Artist With Down Syndrome Has Paintings and Sculptures Showcased at Tate Modern Museum
Museum curators noticed her artwork during an art competition at her college.
A 33-year-old artist with Down syndrome is the latest to have her work featured at one of the world's most prestigious museums.
After winning a competition, Emma Anderson became one of only two students at her school Cambridge Regional College showcasing her paintings and sculptures at the Tate Modern Museum.
“Look at her now,” Emma's mom, Mirka Anderson, said in an interview with SWNS. “She’s a super kid.”
Mirka, who is originally from Poland, said that when Emma was born in Cambridge, doctors told her, “You don’t have to take her home because she won’t do anything anyway.”
"Needless to say, I took her home," Mirka said. "It was very damaging as a mother who had just given birth to be told your baby is a useless piece of flesh."
Emma, who has an older and younger sister, was also born with a hole in her heart that doctors didn’t discover until months later. At 18 months old, she underwent her first heart surgery.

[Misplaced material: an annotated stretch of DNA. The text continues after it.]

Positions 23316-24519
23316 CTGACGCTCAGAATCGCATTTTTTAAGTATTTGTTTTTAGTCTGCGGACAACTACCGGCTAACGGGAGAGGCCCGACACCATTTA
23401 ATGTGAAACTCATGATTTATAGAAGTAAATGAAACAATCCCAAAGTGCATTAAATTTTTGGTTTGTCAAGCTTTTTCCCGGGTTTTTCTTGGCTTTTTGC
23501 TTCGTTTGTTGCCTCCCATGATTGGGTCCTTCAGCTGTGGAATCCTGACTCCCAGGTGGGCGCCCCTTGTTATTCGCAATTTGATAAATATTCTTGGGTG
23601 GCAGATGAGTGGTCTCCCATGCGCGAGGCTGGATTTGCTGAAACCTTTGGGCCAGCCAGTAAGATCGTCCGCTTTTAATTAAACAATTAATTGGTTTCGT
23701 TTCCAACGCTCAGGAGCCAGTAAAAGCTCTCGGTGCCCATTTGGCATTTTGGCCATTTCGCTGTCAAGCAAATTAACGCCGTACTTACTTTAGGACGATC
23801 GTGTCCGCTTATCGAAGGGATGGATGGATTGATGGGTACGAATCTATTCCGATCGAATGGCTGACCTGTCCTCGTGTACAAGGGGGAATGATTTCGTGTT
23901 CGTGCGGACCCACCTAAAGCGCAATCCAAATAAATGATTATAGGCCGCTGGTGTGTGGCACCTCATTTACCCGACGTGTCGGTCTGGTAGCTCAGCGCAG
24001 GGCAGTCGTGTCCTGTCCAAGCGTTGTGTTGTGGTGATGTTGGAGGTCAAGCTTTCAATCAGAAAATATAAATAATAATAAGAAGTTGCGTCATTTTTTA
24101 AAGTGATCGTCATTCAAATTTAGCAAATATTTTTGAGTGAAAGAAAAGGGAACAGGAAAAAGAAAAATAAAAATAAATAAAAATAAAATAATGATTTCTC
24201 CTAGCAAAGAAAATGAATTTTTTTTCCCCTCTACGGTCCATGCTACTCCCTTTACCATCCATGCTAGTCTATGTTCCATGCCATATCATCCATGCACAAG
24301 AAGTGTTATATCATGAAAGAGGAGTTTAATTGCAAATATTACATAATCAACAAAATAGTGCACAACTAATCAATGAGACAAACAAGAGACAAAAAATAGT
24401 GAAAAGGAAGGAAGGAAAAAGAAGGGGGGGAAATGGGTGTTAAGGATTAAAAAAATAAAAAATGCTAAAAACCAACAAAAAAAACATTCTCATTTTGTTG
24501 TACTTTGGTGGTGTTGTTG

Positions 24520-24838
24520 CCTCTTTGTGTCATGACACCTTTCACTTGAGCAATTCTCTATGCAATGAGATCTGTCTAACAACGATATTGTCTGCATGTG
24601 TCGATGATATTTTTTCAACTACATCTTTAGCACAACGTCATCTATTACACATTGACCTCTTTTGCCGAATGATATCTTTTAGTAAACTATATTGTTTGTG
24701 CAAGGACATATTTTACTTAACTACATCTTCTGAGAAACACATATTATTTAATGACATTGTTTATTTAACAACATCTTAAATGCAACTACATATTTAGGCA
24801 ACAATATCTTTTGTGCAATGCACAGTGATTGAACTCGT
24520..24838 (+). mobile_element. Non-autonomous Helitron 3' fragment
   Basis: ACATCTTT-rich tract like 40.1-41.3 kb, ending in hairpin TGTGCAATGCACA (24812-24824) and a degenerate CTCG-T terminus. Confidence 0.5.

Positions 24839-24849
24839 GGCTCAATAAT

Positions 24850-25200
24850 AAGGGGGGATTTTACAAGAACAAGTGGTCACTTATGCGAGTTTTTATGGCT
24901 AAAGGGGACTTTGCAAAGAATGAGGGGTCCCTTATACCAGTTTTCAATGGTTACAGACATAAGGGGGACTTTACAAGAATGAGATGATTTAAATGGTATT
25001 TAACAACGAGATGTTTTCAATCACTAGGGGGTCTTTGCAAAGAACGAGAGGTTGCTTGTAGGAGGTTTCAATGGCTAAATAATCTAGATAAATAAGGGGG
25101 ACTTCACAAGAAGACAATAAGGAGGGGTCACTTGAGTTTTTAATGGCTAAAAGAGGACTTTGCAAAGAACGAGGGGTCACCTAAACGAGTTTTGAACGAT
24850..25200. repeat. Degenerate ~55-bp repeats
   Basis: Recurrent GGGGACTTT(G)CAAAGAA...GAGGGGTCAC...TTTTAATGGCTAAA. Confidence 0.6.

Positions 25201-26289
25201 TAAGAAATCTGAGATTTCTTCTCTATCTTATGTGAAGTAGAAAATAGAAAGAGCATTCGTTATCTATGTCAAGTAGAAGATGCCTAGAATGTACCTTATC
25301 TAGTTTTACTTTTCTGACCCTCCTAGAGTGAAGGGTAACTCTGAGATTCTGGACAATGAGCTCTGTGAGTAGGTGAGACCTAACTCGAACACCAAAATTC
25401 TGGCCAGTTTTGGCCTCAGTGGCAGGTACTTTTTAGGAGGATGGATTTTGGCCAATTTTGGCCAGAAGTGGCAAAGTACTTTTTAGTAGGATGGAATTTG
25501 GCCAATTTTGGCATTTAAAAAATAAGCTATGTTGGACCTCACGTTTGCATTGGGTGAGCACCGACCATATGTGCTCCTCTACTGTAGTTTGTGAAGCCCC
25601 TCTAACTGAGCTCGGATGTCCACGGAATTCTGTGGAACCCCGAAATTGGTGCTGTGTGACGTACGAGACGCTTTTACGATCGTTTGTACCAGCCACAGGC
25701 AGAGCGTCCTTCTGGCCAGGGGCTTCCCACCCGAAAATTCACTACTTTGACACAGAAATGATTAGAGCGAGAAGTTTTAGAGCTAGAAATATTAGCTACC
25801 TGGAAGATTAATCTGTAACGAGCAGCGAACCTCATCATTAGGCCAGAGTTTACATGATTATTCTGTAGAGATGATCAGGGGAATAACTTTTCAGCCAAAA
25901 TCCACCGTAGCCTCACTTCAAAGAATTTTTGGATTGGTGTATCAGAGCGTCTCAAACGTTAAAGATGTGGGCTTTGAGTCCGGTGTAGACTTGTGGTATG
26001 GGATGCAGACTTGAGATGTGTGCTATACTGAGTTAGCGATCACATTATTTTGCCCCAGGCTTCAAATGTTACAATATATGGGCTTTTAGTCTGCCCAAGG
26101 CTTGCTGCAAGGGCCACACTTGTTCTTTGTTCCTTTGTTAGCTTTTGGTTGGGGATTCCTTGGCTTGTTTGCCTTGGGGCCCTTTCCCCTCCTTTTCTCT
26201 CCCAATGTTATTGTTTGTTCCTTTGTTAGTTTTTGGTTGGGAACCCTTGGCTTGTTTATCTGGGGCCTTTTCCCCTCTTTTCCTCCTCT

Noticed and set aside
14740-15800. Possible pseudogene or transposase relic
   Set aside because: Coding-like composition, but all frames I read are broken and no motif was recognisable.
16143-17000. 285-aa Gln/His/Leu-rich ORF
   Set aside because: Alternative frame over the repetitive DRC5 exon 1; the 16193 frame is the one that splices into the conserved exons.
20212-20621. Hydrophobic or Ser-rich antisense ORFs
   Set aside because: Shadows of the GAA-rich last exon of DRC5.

Mirka was pressured to enroll Emma in special education, but she pushed for teachers to allow her in mainstream schooling.
During secondary school, Emma’s family discovered her artistic talents.
"I wasn't aware of her artistic inkling because nobody in the family does anything along the lines whatsoever," Mirka said. "However, very impressive."
Emma graduated from secondary school with a degree in fine arts, and continued to hone her technique at Cambridge Regional College, where one of her teachers entered her artwork to a competition at the Tate Modern.
Mirka, who also made a documentary about Emma’s life, hopes the accomplishment will raise awareness for people living with Down syndrome.
"We all have abilities, limited abilities, disabilities," Mirka said. "I treated my Down syndrome daughter as Emma. She was always Emma."
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